Spirit Possession

spirit possession Unlike Demonic possession, in which a person is taken over by devils or evil spirits for harm, spirit possession is a voluntary, culturally sanctioned displacement of personality. The spirits—which may be deities, angels, Demons, “advanced” entities or the dead—are invited to enter a human being to communicate with the living. mediumship and channelling are forms of spirit possession. The person may maintain awareness or be in a deep trance.

In some societies, spirit possession is practiced by oracles and prophets, who go into trance and become possessed by deities in order to see the future. In certain shamanic traditions, shamans become possessed for prophecy and healing, the latter of which involves driving or sucking evil spirits out of the sick. most shamans, however, control spirits rather than allow themselves to become possessed by them (see Shamanism).

In Witchcraft the rituals of Drawing Down the moon and Drawing Down the Sun are a form of temporary spirit possession. The rituals involve the invoking of the Goddess (moon) into the high priestess and the God (Sun) into the high priest, who may then speak in trance.

For many people, the concept of possession by various gods serves as an important part of religious worship. To be possessed means that the god has found a person worthy to receive the spirit of the god. In India, possession by spirits permeates daily life. most often the possessed person is a woman, who attributes all sorts of personal problems—menstrual pain, the death of children, barrenness, miscarriage, her husband’s infidelities—to the intervention of the spirits. In many cases the woman has little family support and perhaps suffers harsh treatment from her husband, father or brothers, and so possession by a spirit gains her sympathy instead of condemnation for her troubles.

Others find they can control their relatives, large crowds, and even gain for themselves gifts of money, food or liquor. In some cases, subservient women use the possessed state to castigate their husbands and make them act more kindly. In such cultures, possession provides liberation for the women, allowing them to ask for more material goods and attention, air grievances, be more sexual and achieve some parity in their male-dominated societies (see African Witchcraft).

In Vodun, the possession of the faithful by the various gods is called “mounting the horse”—the horse being the victim who “manifests” the spirit, who “rides” him or her. Spirit possessions usually last only as long as the ceremonies, brought on by the feverish excitement of fast-beating drums and chanting. Similar possessions take place in Santería and mACumbA. In Haiti, if someone becomes recurrently possessed, at any time and any place, he or she is not considered to be filled with the spirit of the gods but to be psychologically unbalanced.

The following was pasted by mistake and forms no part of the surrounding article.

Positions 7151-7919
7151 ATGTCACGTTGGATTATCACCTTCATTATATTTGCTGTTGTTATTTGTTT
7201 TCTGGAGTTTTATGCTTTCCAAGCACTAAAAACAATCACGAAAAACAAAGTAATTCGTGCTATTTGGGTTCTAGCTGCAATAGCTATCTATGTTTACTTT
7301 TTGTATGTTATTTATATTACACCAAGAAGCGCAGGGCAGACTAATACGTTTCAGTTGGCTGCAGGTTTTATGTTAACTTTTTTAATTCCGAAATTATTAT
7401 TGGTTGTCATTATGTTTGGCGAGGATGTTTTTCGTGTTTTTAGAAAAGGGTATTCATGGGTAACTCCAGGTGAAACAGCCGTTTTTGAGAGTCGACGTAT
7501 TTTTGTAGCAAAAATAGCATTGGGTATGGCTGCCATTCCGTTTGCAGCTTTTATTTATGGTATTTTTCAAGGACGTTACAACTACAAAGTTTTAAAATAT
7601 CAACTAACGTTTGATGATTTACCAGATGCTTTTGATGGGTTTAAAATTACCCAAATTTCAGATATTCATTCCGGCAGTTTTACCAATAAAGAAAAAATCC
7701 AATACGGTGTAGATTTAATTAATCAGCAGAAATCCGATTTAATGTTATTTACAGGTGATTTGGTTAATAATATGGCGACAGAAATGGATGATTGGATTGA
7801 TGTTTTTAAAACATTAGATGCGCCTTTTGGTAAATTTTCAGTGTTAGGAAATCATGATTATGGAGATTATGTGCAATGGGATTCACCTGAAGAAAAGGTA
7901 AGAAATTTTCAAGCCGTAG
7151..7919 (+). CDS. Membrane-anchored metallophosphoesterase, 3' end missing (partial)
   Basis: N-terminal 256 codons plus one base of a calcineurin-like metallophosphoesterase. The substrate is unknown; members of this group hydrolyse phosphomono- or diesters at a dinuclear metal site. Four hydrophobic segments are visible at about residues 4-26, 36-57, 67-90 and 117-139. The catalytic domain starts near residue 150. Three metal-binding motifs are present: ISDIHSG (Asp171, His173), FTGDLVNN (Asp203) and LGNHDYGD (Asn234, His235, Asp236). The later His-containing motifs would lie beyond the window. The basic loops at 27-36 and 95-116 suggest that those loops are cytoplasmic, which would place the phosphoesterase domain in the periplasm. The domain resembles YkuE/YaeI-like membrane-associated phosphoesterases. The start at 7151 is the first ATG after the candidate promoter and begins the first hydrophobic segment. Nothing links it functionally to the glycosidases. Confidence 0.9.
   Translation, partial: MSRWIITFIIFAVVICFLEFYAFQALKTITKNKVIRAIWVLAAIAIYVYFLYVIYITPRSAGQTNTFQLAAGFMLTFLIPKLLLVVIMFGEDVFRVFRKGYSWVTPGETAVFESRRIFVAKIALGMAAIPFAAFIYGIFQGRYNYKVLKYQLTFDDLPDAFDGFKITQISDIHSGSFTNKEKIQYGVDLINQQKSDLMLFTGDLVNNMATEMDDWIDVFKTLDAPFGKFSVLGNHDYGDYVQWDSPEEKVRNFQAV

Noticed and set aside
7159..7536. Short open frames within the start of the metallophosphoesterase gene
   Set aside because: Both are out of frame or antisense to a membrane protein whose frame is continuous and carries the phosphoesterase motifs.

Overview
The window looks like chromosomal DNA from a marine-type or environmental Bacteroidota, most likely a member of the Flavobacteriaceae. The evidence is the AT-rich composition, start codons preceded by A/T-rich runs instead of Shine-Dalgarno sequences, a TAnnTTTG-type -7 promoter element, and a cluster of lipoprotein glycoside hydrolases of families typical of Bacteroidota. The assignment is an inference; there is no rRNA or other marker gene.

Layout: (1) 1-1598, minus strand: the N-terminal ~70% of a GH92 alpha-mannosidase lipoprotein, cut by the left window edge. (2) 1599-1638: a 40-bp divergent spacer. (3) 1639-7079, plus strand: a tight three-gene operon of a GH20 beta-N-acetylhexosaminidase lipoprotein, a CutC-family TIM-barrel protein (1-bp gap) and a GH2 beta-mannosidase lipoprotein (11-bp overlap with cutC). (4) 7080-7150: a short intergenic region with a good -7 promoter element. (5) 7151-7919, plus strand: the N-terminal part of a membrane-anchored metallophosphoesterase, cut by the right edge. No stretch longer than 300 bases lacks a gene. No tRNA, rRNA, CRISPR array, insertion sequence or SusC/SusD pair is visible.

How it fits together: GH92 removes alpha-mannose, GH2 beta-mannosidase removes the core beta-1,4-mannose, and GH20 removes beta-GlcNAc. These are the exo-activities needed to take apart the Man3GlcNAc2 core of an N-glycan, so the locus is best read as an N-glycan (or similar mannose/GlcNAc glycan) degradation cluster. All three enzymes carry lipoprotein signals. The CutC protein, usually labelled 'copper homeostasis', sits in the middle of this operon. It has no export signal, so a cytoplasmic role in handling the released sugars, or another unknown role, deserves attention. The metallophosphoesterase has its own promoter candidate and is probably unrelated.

Spirit possession also occurs in Christianity. The word enthusiastic originally meant being filled with the holy spirit. After the crucifixion and resurrection of Jesus Christ, on the first day of Pentecost, the Apostles were said to be possessed by the Holy Spirit. Fire appeared above their heads, and they spoke in different languages, or tongues, than those they knew. Speaking in tongues in an ecstatic state characterized early Christian worship, but by the middle Ages it represented Demonic possession more often than saintly enthusiasm.

In modern Christian worship, the Pentecostal movement has revived interest in speaking in tongues and ecstatic communion with God. The movement began on January 1, 1901 (the first day of the 20th century), when a group of Bethel College, Topeka, Kansas, reportedly received the Spirit. Various sects have sought communication with the Lord in this manner, with the so-called Holy rollers being perhaps the most famous in the first part of this century. Worshipers rolled and writhed on the floor, putting themselves in a state of self-induced hypnosis, and prayed that the Spirit would come to them. The congregation considered those who received the Spirit as blessed, much like the worshipers during a Vodun rite praise those who have been mounted by a god. Earlier critics of such worship would have found the participants possessed. The largest group of Pentecostals in the United States is the Assemblies of God, with thousands of members worldwide.

In Spiritualism, some trance mediums allow themselves to be possessed by spirits who speak through them. In some Spiritualist churches, spirit-possessed mediums deliver sermons in trance, as well as messages from the dead to members of the congregation. Channelling involves the invoking of highly evolved entries, who “possess” the channeler in order to speak to a human audience.

Further Reading:

  • Crabtree, Adam. Multiple Man, Explorations in Possession and Multiple Personality. New York: Praeger, 1985.
  • Rogo, D. Scott. The Infinite Boundary. New York: Dodd, mead & Co., 1987.
  • Wickland, Carl. Thirty Years Among the Dead. 1924. reprint, N. Hollywood: Newcastle Publishing Co., 1974.


The Encyclopedia of Witches, Witchcraft and Wicca – written by Rosemary Ellen Guiley – Copyright © 1989, 1999, 2008 by Visionary Living, Inc.